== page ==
A lot of fun stuff happens on your Android screen. You may be gaming, watching YouTube videos, or scrolling through an outrageous WhatsApp thread that you just have to record and share with your friends. At times like these, you need a screen-recording app.
Fortunately, there are plenty of options, and most of them don’t come at a premium. Many of the best Android screen-recording apps are free, and we’ve gathered our favorites for you here.
1. Screen Recorder – No Ads
With a name that’s both succinct and honest, Screen Recorder – No Ads makes our list. It makes it extremely easy to record videos with a blue button to start recording and a small handy widget that appears over whichever screen you’re viewing on your phone.
It can record HD resolutions at 60fps and lets you add all kinds of flair to your recordings such as logos, images and text. Of course, there’s an option to switch on the mic so you can speak over your recordings, and there’s a Facecam option, too, if you’re trying to make a recording with that professional ‘Let’s Play’ kind of look.
You can use this in day or night mode, and it includes some pretty nifty editing features like video trimming (of course) and the option to take notes as you record.
2. MNML Screen Recorder
Still in early access but refreshingly free of all the ads and paywalls and other annoyances that blight certain apps on the Play Store, MNML Screen Recorder is an open-source screen recorder that focuses on ease-of-use above all else. (The name is pronounced “minimal,” apparently.)
Even though it’s not yet on version 1.0, it feels great to use, recording at up to 60fps with bit rates up to 24 Mbps. At this point, resolutions are capped to 1080p, but the devs are working hard to raise this limit, citing that Android has made it awkward to increase the recording frame rate.
3. ScreenCam Screen Recorder
There’s much to be said for a free lightweight app that doesn’t throw ads at you and lets you do exactly what its name suggests. ScreenCam may not have as many options as other Android screen recorders on this list, but it more than deals with the essentials, letting you change video bitrate, recording resolution and the framerate you want to use (up to 60fps).
It’s receiving regular updates, too, so has seen the addition of floating widgets that let you quickly control your recordings from any screen. One notable omission at this point is the lack of a picture-in-picture mode, so you can’t record yourself with the front camera while recording the screen.
4. RecMe Free Screen Recorder
RecMe is one of the few screen recording apps that, when used on a rooted device, can record internal audio as well as video. If you’re not rooted, then you can’t take advantage of the internal audio feature, but you still have plenty to play with on the screen recording front, including up to 60fps 1080p video quality, a front/back camera overlay (for Pro users), and microphone recording.
The UI is nice and friendly – it’s material-design aesthetic makes it look like it could be an official screen-recording app integrated into your phone. Speaking of which, that leads us to the next one on our list.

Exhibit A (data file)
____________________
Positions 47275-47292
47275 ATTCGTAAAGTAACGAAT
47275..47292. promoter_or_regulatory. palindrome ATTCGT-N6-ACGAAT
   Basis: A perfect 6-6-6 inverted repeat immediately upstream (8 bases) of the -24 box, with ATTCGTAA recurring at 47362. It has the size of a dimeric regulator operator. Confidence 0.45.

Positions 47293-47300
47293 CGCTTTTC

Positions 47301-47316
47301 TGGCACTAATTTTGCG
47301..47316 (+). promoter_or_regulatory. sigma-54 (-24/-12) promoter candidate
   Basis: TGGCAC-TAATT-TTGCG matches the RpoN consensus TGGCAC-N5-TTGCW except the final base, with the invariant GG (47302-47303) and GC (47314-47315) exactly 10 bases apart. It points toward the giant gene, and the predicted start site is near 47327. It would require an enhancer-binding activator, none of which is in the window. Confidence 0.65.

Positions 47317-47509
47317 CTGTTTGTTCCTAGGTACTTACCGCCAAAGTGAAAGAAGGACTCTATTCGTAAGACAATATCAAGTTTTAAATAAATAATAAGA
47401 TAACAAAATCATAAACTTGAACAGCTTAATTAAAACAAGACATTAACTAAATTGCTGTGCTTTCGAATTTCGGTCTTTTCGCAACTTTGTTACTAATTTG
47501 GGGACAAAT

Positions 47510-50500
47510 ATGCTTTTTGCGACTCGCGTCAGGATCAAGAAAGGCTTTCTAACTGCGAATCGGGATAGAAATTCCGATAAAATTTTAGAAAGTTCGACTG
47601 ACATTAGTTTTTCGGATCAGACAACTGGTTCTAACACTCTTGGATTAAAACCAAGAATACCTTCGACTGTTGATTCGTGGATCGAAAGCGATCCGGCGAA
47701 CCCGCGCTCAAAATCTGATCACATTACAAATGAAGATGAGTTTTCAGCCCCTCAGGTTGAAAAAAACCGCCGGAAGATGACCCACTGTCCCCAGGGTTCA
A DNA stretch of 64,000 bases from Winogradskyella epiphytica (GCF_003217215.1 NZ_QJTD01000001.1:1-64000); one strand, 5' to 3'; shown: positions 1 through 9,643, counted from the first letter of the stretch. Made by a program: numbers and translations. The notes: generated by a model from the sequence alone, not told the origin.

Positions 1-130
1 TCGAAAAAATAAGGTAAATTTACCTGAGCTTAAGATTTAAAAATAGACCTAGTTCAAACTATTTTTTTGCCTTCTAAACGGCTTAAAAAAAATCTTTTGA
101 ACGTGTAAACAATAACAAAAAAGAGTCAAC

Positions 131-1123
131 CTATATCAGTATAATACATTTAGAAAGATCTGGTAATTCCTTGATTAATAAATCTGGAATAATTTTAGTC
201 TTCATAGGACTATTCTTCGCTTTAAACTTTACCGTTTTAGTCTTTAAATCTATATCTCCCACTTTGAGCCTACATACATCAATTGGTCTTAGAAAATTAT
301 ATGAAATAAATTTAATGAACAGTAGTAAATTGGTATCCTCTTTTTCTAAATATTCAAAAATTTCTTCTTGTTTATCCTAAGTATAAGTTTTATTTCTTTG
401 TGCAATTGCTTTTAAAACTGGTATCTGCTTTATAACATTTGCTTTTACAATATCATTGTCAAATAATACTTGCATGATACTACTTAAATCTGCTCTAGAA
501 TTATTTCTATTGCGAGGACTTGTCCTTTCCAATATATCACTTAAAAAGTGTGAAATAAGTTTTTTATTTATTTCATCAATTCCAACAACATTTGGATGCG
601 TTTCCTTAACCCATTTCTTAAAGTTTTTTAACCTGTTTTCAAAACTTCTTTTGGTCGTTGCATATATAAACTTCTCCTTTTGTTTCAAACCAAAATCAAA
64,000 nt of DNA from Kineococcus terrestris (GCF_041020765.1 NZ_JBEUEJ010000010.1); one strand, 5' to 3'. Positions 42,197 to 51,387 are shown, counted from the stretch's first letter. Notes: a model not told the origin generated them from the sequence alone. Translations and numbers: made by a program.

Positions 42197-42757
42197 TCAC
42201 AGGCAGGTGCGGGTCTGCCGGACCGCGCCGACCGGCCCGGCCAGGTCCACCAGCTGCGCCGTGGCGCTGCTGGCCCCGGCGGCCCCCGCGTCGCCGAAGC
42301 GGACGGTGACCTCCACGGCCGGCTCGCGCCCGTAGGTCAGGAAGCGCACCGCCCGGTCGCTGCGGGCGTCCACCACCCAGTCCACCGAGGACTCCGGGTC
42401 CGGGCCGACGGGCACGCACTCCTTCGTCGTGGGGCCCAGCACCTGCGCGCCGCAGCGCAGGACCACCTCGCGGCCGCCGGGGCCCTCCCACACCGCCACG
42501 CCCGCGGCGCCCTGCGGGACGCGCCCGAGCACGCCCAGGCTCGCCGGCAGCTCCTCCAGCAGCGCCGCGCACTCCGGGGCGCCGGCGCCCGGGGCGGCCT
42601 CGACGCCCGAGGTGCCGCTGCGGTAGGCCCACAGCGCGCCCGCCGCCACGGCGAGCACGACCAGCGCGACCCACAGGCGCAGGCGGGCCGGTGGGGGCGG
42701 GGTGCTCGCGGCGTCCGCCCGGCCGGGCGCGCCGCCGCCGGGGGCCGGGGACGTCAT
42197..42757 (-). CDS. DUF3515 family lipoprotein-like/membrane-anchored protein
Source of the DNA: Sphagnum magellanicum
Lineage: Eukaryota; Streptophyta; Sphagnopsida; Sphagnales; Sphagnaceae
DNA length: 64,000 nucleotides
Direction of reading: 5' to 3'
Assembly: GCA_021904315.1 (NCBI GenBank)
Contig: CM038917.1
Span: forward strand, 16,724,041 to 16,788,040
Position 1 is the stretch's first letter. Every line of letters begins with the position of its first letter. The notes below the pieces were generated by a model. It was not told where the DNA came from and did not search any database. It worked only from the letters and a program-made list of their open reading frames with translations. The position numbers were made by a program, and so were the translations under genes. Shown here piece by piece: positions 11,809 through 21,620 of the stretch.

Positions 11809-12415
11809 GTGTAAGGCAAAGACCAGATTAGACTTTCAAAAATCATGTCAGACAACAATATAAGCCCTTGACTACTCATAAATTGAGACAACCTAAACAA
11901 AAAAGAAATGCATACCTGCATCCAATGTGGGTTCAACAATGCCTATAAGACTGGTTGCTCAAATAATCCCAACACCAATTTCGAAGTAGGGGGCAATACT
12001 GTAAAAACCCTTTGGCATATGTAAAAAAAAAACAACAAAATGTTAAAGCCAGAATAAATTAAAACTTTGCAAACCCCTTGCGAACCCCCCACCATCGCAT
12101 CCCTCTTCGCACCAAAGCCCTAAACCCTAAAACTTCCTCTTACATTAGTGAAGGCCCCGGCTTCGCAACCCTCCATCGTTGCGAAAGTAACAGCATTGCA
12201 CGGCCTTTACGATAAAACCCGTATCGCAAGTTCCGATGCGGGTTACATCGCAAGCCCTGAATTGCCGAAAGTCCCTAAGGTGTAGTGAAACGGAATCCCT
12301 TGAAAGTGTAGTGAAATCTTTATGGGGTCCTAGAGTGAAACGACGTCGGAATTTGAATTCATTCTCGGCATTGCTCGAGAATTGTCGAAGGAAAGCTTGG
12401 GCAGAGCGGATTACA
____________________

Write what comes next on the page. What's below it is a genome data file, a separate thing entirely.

5. Google Play Games
If you want to avoid downloading any third-party apps, and particularly if you mainly want to record gaming stuff, then you can just use the official Play Games app on your Android device.
Just open the Play Games app, go to a game’s info page, then tap the “Record” icon at the top of the screen. You’ll get options to record in 480p and 720p, so nothing too high-def, but it’s integrated, so we’re not complaining.
To use this feature to record non-gaming stuff, follow the above steps, then just exit the game when it launches. Simple.
6. Mobizen Screen Recorder
Mobizen is deservedly one of the most popular screen-recording apps on the Play Store, offering a wealth of features including full HD recording at 60fps. It has a number of tools for adding pizzazz to your videos after you’ve recorded them, too, such as background music and the option to record yourself doing intro and outro videos. It’s particularly good for gaming, letting you record your sessions at the same time as recording your face reacting to the on-screen action. (Who knows? You may just be the next PewDiePie … God help us all.)
7. AZ Screen Recorder
Price: Free / $2.99
AZ Screen recorder does not require root access (great start) and has an option to pause and resume recording, which is particularly useful for making tutorial videos. It also has a front-facing camera overlay feature, but it requires a paid upgrade to unlock this. You can change settings like resolution, frame rate, bit rate or even feature a text message or logo along with the recorded screen cast. Microphone recording is supported.
With this bunch of apps (or just one of them), your Android screen is ready to be recorded and beamed onto whatever website is the hottest place to upload your videos to. (If you’re reading this at any point between 2018 and 2100, I’m guessing that’s YouTube.) Looking to do some recording on your PC instead? Then check out our list charting our favorite screen-recording software for Windows.
This article was first published in December 2017 and was updated in January 2020.